Nearly half of dermatology-related apps targeted health care providers alone, and 51.1% of the identified apps targeted a patient audience. Patients and the general public may access health care apps to gain educational information, document personal skin disease, or even attempt self-diagnosis. However, it is important that users recognize the potential risks of using mobile apps as resources for valid dermatology information. Previous surveys19,26 of mobile apps within dermatology and other specialties have found a profound lack of academic reference or authorship by medical professionals.
Of the apps identified in this study, few, such as Contact Allergen Replacement Database and UMSkinCheck, developed by Mayo Clinic and the University of Michigan, respectively, were clearly prepared by medical professionals. Several apps identified in our study claimed to be developed by dermatologists; however, authorship was not clearly stated or readily available within the description. Furthermore, most apps did not indicate design or development by medical personnel. In light of the recent expansion of the mobile app market, it has been proposed19 that apps be held accountable for their content via authorship disclosure, regulatory approval, and external review. To date, the US Food and Drug Administration (FDA) has not released formal guidelines for mobile app developers. Currently, regulations under the FDA Safety and Innovation Act are limited to any app that meets the definition of “device” in section 201(h) of the Federal Food, Drug, and Cosmetic Act and is used as an accessory to a regulated medical device or transforms a mobile platform into a regulated medical device.27 Considerable challenge exists for enforcement of these regulations because most apps do not constitute a medical device. However, efforts are under way to require companies with apps making medical claims to apply for FDA approval in a manner similar to that used for a medical device.28 Already, in 2011 the US Federal Trade Commission outlawed a mobile app that touted an unsubstantiated “acne cure.”29 We anticipate a formal set of FDA regulations to enforce safety, quality, and validity of content within the medical mobile app market.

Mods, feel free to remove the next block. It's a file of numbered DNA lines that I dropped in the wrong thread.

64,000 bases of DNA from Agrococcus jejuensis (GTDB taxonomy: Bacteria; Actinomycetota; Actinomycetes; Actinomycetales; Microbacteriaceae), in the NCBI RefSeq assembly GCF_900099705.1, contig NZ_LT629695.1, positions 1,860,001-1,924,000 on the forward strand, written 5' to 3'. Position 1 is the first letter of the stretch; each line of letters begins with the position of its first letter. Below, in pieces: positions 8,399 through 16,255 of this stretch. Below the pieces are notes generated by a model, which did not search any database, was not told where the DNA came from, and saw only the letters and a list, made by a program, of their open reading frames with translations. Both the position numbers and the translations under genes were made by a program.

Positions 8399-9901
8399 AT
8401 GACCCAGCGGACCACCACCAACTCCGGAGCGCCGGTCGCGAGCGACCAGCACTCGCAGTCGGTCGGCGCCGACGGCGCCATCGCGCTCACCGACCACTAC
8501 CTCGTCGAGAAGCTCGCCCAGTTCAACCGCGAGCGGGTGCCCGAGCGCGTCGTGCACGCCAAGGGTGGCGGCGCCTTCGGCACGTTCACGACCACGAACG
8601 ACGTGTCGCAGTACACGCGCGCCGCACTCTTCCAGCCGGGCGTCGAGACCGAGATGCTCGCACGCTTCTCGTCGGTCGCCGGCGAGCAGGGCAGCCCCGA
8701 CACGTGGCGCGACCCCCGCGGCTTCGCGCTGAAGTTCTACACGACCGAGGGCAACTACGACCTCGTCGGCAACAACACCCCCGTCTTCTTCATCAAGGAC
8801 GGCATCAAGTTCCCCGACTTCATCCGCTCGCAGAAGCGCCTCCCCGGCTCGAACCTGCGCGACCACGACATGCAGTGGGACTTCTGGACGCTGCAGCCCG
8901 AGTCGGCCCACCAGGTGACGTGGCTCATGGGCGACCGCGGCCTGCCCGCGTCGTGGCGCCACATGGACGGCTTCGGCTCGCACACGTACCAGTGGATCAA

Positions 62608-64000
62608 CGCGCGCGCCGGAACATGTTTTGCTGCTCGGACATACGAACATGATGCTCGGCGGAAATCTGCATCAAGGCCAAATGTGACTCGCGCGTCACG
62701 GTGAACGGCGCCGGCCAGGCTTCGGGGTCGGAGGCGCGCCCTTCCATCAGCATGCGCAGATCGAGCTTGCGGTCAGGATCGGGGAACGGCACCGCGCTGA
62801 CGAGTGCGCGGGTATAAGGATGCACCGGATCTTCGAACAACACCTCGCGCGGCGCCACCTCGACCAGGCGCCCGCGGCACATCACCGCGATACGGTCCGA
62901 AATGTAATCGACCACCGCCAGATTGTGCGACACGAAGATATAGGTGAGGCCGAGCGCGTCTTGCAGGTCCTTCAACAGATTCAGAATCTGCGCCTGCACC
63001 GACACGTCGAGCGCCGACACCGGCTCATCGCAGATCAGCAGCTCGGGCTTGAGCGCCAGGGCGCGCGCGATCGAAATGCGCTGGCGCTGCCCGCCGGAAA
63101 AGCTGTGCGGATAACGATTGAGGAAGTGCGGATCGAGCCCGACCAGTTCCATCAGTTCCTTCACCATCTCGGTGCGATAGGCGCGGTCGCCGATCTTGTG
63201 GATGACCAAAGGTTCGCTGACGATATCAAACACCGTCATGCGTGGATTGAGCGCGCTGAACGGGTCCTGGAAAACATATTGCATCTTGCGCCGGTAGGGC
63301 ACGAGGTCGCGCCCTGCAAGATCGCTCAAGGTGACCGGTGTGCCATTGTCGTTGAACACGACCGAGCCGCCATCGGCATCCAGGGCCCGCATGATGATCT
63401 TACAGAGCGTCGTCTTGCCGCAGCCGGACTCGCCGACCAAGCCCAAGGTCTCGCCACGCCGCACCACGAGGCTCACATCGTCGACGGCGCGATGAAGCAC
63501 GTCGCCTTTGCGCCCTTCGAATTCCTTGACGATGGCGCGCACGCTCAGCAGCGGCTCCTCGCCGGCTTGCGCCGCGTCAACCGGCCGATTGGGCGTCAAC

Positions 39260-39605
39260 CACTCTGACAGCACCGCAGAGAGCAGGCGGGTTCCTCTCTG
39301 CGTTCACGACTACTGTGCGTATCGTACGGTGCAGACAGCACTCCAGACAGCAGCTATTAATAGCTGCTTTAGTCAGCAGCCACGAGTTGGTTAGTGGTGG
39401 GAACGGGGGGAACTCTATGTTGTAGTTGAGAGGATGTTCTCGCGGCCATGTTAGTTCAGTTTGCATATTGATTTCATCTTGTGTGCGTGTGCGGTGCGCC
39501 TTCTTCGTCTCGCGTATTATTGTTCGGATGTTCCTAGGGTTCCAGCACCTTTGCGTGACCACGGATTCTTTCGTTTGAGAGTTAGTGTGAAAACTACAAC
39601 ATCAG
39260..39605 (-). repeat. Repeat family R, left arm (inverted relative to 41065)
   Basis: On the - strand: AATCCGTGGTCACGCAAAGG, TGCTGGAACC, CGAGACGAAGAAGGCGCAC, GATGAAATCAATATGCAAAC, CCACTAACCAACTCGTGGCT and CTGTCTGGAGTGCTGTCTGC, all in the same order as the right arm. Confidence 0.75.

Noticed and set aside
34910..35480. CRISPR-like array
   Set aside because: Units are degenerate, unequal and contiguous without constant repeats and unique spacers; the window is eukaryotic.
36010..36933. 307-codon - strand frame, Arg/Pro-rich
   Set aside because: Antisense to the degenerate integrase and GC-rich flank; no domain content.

Further studies are needed to demonstrate the safety and efficacy of mobile apps as diagnostic tools in skin cancer screening. Numerous self-surveillance apps allow patients to log the location, color, and size of moles and even store photographs of moles to track changes. The University of Michigan developed UMSkinCheck, which allows users to compile a photographic library of moles and other lesions. Another app, SpotCheck, enables patients to upload photographs for a fee to be available to a board-certified dermatologist within 24 hours. Other apps allow the patient to assess cancer risk by following a skin cancer algorithm or by submitting a lesional photograph to a computer program. Computer algorithm software has demonstrated the potential to visually analyze pigmented skin lesions for melanoma with reasonably high sensitivity in the FDA-approved handheld imaging device MelaFind.30 Similarly, imaging technologies may be used in mobile apps in the assessment of skin lesions. SkinMD, developed by students at the University of Pennsylvania, analyzes uploaded photographs using image-analysis algorithm software.